Fairytale Town is an amusement park located in William Land Park – commonly referred to as ‘Land Park’ – in Sacramento, California.
The amusement park was given as a gift to the Sacramento City Council in 1955 and a board of advisors called the ‘Friends of Fairytown Inc.’ was set up a year later to oversee its development. Initially, the board raised in excess of $80, 000 from local businesses, organisations and individuals who had been encouraged to “show their love of children in a practical way”. The amusement park finally opened to the public in 1959.
An historic commemoration of the amusement park’s 20th anniversary celebrations in 1979 revealed that, since its conception, over 5 million people have passed through its gates.
Today, the amusement park is run as a not for profit organisation and is primarily supported by financial help from the public. The amusement park serves a wide audience of visitors spanning a wide geographical area and a broad socio-economic background. It also offers free admission to disabled children and those from low-income families.
It is estimated that the amusement park is visited by almost 200, 000 visitors every year. It has over 25 themed sets which give young children the chance to act out their favourite fantasy tales whilst giving them playful exercise at the same time.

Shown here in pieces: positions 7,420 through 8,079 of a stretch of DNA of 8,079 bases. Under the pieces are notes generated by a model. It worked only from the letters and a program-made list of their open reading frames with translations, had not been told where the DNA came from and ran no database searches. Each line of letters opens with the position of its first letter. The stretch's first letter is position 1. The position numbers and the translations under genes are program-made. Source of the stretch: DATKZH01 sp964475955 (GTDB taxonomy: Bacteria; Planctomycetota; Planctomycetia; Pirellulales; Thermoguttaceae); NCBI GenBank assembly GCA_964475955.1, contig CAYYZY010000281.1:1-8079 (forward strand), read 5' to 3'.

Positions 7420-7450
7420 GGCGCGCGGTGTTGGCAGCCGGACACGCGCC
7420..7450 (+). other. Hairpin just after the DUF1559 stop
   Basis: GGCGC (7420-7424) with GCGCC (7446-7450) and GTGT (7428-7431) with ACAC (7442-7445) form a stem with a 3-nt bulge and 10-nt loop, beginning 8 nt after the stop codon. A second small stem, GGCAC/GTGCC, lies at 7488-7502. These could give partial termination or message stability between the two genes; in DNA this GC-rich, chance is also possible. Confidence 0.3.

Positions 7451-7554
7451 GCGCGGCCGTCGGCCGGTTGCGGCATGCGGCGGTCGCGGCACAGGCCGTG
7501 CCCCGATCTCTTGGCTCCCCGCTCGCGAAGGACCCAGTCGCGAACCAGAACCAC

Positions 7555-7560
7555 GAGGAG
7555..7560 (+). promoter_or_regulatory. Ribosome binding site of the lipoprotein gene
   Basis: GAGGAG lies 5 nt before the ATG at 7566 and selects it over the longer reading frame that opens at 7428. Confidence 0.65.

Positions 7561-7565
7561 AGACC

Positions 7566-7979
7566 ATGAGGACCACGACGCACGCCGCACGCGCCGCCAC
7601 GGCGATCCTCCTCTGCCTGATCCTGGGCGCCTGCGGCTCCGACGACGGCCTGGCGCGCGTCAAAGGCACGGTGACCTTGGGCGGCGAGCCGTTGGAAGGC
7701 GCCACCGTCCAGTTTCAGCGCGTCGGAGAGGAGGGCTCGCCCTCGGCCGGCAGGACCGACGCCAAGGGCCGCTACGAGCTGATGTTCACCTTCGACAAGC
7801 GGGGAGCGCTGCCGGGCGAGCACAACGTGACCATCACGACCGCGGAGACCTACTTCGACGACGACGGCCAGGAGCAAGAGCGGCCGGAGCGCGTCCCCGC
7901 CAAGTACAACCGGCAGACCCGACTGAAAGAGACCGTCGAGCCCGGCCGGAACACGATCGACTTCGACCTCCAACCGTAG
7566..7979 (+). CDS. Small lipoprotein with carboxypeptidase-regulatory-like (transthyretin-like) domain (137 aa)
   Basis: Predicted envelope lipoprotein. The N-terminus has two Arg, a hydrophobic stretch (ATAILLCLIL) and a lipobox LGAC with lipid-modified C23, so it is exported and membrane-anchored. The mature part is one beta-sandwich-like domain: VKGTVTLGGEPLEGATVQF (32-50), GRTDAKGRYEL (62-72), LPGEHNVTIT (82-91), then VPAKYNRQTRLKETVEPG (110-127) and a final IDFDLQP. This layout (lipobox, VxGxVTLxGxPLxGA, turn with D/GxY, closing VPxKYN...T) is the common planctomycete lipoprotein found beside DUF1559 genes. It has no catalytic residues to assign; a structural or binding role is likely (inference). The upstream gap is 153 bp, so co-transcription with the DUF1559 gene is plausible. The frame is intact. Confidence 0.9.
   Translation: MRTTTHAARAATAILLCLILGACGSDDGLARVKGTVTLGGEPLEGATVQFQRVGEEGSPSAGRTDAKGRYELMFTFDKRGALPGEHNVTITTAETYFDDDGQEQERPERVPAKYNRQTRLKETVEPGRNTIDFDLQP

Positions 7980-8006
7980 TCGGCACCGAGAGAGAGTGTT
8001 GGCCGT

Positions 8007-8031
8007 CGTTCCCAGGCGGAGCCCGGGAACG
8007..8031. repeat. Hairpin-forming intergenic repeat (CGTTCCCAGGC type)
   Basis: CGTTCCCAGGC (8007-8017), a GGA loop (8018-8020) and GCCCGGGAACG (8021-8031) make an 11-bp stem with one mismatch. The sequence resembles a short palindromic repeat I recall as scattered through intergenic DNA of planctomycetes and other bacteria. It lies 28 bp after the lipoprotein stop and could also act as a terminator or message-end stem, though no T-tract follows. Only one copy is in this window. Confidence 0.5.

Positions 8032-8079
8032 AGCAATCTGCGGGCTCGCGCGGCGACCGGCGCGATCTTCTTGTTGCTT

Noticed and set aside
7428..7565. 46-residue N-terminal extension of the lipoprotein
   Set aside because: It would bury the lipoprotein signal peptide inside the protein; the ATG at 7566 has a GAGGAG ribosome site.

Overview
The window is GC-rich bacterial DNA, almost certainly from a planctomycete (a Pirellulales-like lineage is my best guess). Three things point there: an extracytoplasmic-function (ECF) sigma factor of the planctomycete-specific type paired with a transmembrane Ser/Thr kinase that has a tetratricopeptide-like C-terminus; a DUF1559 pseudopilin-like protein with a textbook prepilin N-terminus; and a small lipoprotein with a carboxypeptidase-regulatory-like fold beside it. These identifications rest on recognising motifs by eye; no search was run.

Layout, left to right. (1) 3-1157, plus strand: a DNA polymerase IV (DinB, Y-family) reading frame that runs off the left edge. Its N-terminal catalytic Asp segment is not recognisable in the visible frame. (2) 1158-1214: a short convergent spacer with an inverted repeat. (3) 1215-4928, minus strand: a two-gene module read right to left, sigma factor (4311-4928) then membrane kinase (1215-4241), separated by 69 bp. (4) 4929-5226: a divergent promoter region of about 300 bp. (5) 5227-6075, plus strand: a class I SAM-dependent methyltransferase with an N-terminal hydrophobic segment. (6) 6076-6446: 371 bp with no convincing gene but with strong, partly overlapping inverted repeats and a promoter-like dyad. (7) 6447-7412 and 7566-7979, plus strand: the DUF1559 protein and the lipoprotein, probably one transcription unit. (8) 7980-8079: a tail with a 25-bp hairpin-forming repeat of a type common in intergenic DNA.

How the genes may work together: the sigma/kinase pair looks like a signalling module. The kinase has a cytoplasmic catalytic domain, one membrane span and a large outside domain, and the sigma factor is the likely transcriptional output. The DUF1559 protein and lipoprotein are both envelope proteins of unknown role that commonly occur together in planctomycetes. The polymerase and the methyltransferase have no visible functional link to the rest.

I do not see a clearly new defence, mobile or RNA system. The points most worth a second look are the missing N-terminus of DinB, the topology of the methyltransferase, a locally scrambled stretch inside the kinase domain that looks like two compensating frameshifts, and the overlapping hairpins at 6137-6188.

Visitors to the amusement park, which is set in 2.5 acres of land, can meet Peter Rabbit, join Robin Hood’s band of Merry Men in Sherwood Forest, climb down Jack’s Beanstalk and take a ride in Cinderella’s carriage to name just a few of its attractions.
There have been further significant improvements to the amusement park to celebrate its 50th anniversary in 2009. Interactive literacy signs have been added to the amusement park to encourage youngsters to memorise the words of the nursery rhymes, walkways have been replaced and improved and a new set called the Yellow Brick Road has been introduced.
The amusement park pledges to continue improving the park and to offer even more educational and multicultural programmes to ensure that it continues to be as special for the children of today and tomorrow, just as it was for those back in 1959.
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